Monday, September 10, 2012

Bulletin; Russell Williams: Ontario denies Star's request for dates of DNA testing sought to find out if lives of others could have been saved;

STORY: "Releasing serial killer Russell Williams DNA testing dates undue invasion of privacy" by reporters Jim Rankin and Sandro Contento, published by the Toronto Star on September 9, 2012.

GIST: "Could serial killer Russell Williams have been caught sooner, preventing the loss of a second woman’s life? That was the question the Star had in mind when it asked the ministry that oversees police in Ontario to make public the dates when Williams’ DNA was submitted for testing. But the Ministry of Community Safety and Correctional Services refused, citing an “unjustified invasion of personal privacy.” Apparently, Williams’ own. The ministry is also refusing to release dates when the samples were uploaded to a national DNA data bank. All the Star is asking for is dates.........Ann Rees, a former journalist who studied Canada’s FOI and access to information systems as a 2002 Atkinson Fellowship recipient, reviewed the correspondence provided to her by the Star and says the ministry should release the information because there is obvious public interest at stake. “It is clearly in the public’s interest for (the ministry) to show that proper procedures are both in place, and were followed in the Williams case, to ensure that killers can be tracked through DNA analysis,” Rees, now a journalism teacher and completing a PhD in communication at Simon Fraser University, wrote in an email. “As to Williams’ privacy rights, in my view he forfeited them when he became a risk to the public by attacking and killing women,” wrote Rees. “What more evidence than murder is needed to show he posed a risk to public health and safety? “It is ridiculous to suggest that his privacy rights, particularly concerning the investigation of those crimes, should be protected over and above the public’s right to access the records”"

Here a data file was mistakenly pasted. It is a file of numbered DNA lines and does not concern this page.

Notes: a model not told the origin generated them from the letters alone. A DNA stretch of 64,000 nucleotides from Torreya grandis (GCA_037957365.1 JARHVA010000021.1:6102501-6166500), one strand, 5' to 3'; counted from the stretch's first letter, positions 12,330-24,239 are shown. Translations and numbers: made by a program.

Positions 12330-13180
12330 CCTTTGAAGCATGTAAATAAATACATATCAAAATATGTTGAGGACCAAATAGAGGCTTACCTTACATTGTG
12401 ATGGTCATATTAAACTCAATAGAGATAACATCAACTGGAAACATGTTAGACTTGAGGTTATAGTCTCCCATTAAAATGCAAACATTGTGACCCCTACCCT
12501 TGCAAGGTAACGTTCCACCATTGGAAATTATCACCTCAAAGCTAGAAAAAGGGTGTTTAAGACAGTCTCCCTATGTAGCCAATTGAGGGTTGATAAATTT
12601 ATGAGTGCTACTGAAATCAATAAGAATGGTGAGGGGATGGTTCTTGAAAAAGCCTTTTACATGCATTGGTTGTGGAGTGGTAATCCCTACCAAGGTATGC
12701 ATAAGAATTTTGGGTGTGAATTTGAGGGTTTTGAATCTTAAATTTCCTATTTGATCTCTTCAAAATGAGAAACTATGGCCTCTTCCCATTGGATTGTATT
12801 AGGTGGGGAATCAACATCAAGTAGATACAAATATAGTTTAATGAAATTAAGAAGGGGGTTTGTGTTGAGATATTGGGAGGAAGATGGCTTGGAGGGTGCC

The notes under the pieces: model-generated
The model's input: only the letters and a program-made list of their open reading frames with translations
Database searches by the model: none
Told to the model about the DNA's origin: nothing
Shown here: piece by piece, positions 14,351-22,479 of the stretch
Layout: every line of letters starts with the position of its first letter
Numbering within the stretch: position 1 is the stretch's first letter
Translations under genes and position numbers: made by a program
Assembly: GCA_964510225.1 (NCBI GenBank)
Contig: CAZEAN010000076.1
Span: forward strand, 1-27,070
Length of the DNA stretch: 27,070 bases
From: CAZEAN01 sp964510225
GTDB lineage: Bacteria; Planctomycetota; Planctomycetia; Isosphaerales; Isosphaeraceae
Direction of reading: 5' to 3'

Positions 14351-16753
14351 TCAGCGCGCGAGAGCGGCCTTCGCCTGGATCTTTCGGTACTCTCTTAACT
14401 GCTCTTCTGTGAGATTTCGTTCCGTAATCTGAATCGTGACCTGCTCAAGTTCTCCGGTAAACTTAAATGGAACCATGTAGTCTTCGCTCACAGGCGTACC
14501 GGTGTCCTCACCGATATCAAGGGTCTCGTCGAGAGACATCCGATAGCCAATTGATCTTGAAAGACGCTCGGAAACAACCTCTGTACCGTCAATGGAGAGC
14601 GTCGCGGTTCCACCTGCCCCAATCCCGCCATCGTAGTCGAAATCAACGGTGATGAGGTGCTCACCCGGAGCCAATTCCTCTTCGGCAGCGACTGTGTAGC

The Star is appealing the decision.
The entire story can be found at:


I am monitoring this case. Keep your eye on the Charles Smith Blog for reports on developments.

The Toronto Star, my previous employer for more than twenty incredible years, has put considerable effort into exposing the harm caused by Dr. Charles Smith and his protectors - and into pushing for reform of Ontario's forensic pediatric pathology system. The Star has a "topic" section which focuses on recent stories related to Dr. Charles Smith. It can be found at:

Information on "The Charles Smith Blog Award"- and its nomination process - can be found at:

Please send any comments or information on other cases and issues of interest to the readers of this blog to:

Harold Levy: Publisher; The Charles Smith Blog.